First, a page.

6Antiepileptics-drug discovery Traditional: random screening of compounds in animal models“Rational” -based on presumed biochemical or molecular mechanisms.
7Target Mechanisms foranticonvulsants Inhibit repetitive activity of neurons –blockade of voltage-gated sodium channelsIncrease inhibitory inputs –GABA enhancersReduce excitatory inputglutamate antagonists
8Drugs for partial and secondarilygeneralized seizures Phenytoin / fosphenytoinCarbamazepineBarbituratesValproic acidNew and investigational agents
9Phenytoin Mechanism: Blocks voltage-dependent Na+ channels Understanding pharmacokinetics is crucial to safe and effective use: crucial to safe and effective use:hepatic metabolism with saturation kineticsinduces metabolism of other drugsAcute toxicity: nystagmus, ataxia, diplopiaChronic toxicity: hirsuitism, gums,neuropathy, cerebellar dysfunctionNot water soluble -for IV must be dissolved in propylene glycol
10Fosphenytoin (Cerebyx) a “prodrug” Fosphenytoin phenytoinfosphenytoin is rapidly metabolized to phenytoinfosphenytoin is water soluble; allows IMadministration, and eliminates toxicity of propyleneglycol vehicle required for phenytoin1200 mg phenytoin = $1.50; fosphenytoin = $119.00
12Barbiturates Enhances GABA-mediated chloride conductance Two commonly used as anticonvulsants:Phenobarbital:PO, IV, or IMLong half-life (100 hours)hepatic metabolism, strong inducersedatingPrimidonemetabolized to phenobarbital and PEMA
13Valproic Acid Carboxylic acid Effective in both partial and primary generalized seizuresoral or IV formulationsHepatic metabolism, induces metabolism of other anticonvulsantsToxicity:Common: tremor, weight gain, nauseaRare, but potentially fatal: hepatotoxicity. Most common under 2 years and with multiple anticonvulsants.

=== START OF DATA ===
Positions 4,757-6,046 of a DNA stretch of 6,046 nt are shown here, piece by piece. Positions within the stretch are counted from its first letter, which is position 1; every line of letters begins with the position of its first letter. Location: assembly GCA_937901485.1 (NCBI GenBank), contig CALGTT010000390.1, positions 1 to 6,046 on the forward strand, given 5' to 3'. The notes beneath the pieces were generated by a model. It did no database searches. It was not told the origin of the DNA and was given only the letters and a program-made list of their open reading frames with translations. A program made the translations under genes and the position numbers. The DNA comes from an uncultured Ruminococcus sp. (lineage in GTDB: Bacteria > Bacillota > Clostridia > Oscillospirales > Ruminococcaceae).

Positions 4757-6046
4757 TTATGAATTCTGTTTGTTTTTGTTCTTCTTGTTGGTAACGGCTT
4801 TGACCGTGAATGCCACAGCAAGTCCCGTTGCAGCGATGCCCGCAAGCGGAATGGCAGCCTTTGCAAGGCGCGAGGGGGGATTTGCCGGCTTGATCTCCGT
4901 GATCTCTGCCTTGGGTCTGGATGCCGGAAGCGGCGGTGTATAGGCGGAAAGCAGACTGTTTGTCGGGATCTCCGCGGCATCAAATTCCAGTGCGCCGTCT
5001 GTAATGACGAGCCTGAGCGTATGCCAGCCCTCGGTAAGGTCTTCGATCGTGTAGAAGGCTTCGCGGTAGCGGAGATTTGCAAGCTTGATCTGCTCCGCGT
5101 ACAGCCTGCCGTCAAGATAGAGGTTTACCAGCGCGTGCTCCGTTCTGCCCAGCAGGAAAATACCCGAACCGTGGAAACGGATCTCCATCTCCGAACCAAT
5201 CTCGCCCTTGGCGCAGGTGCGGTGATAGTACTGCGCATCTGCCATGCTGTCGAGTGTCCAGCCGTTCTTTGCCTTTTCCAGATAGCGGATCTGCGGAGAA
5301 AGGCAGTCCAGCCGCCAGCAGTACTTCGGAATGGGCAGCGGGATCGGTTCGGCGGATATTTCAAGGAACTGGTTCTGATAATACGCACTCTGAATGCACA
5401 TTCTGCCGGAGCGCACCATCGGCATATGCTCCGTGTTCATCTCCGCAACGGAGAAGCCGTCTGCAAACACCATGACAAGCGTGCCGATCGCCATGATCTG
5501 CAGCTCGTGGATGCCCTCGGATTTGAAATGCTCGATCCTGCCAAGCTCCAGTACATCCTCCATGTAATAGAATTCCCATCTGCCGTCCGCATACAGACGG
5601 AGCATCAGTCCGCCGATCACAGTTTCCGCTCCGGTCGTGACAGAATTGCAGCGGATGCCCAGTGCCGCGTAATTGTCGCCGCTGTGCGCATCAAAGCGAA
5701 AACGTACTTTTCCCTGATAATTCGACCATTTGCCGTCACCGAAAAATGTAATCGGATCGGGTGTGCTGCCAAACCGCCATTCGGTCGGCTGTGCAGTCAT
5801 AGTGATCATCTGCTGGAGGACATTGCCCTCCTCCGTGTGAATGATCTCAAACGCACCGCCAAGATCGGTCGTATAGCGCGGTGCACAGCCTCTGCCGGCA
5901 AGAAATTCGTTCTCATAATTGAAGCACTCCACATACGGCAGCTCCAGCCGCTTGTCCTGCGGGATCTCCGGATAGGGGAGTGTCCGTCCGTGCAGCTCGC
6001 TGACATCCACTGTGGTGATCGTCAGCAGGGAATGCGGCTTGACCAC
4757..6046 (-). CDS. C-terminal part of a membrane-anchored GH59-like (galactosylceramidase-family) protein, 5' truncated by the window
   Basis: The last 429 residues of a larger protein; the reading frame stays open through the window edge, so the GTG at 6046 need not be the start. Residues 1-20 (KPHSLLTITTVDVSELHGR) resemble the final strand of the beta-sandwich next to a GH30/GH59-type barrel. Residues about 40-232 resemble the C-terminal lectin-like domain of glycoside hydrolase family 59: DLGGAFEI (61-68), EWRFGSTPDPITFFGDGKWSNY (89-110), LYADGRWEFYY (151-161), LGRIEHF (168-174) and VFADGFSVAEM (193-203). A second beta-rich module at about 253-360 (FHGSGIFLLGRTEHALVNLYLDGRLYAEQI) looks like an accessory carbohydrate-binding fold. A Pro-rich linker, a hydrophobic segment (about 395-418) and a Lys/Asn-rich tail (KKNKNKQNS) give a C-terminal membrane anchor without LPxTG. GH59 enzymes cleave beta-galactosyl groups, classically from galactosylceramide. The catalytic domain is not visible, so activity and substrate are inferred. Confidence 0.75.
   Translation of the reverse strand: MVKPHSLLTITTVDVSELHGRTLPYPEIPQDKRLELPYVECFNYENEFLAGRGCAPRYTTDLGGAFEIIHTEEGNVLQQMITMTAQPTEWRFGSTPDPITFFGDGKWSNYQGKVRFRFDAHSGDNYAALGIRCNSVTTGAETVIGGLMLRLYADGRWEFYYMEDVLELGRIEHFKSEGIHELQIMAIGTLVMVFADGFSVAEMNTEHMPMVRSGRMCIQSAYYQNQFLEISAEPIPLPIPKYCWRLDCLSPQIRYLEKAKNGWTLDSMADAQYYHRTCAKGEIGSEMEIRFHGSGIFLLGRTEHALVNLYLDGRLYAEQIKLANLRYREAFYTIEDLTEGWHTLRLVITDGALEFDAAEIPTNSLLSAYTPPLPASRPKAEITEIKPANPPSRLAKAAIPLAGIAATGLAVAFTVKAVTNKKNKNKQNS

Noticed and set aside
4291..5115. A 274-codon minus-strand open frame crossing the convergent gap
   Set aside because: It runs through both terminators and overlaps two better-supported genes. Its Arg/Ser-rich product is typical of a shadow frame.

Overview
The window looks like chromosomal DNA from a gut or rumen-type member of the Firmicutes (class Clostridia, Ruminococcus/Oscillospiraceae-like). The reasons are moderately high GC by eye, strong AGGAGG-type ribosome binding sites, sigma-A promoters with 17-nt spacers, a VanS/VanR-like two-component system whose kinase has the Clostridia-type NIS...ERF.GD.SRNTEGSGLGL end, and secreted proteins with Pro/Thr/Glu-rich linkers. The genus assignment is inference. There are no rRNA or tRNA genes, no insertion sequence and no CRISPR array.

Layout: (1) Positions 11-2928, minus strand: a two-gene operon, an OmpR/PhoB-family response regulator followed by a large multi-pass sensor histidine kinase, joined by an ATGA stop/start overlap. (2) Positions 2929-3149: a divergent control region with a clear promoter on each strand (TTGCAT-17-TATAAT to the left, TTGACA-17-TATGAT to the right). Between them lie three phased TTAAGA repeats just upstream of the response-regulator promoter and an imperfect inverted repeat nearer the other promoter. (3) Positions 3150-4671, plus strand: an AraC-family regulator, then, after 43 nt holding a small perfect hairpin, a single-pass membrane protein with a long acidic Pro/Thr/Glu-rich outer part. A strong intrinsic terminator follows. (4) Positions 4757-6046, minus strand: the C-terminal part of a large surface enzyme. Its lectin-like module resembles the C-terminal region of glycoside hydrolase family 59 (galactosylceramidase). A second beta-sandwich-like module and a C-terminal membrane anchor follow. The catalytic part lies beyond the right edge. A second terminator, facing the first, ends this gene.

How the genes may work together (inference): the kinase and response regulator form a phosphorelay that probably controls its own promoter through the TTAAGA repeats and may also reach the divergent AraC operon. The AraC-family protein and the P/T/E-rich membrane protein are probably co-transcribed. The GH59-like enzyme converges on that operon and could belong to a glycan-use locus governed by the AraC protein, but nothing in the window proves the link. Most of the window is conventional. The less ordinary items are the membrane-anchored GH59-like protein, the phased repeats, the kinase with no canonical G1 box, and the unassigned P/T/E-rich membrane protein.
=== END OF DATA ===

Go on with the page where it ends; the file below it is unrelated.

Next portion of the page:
14New and investigational anticonvulsants FelbamateGabapentinLamotrigineTopiramateTiagabinLeviracetamZonisamideAll of these released since 1994None are currently FDA approved for monotherapy
15Principles for the management of epilepsy Classify, localize and define etiologyNot every seizure needs to be treatedMonotherapy preferredTreat the patient, not the numbers80% of patients can achieve control with 1 agent, 90% with multiple agentsConsider surgical approaches
16Pregnancy and anticonvulsants All presently available anticonvulsants may have teratogenic effectsUncontrolled seizures also have an adverse effect on the fetusFirst 12 weeks is criticalFewest drugs and lowest doses are bestAvoid valproic acid if possible (neural tube defects)Abrupt discontinuation of any anticonvulsant is not a good idea
17Management of Status Epilepticus Definition and identificationGoal is control of seizures with 60 minutesABC’s: Airway, Breathing, CirculationIV access, initial labs, history and examThiamin (100mg IV), glucose (50g IV)Lorazepam, 1-2 mg IV Q3-5 min to 10 mg totalFosphenytoin, mg/kg IV or IMPhenobarbital, initial dose 5-10 mg/kg IVRefractory status requires expert consultation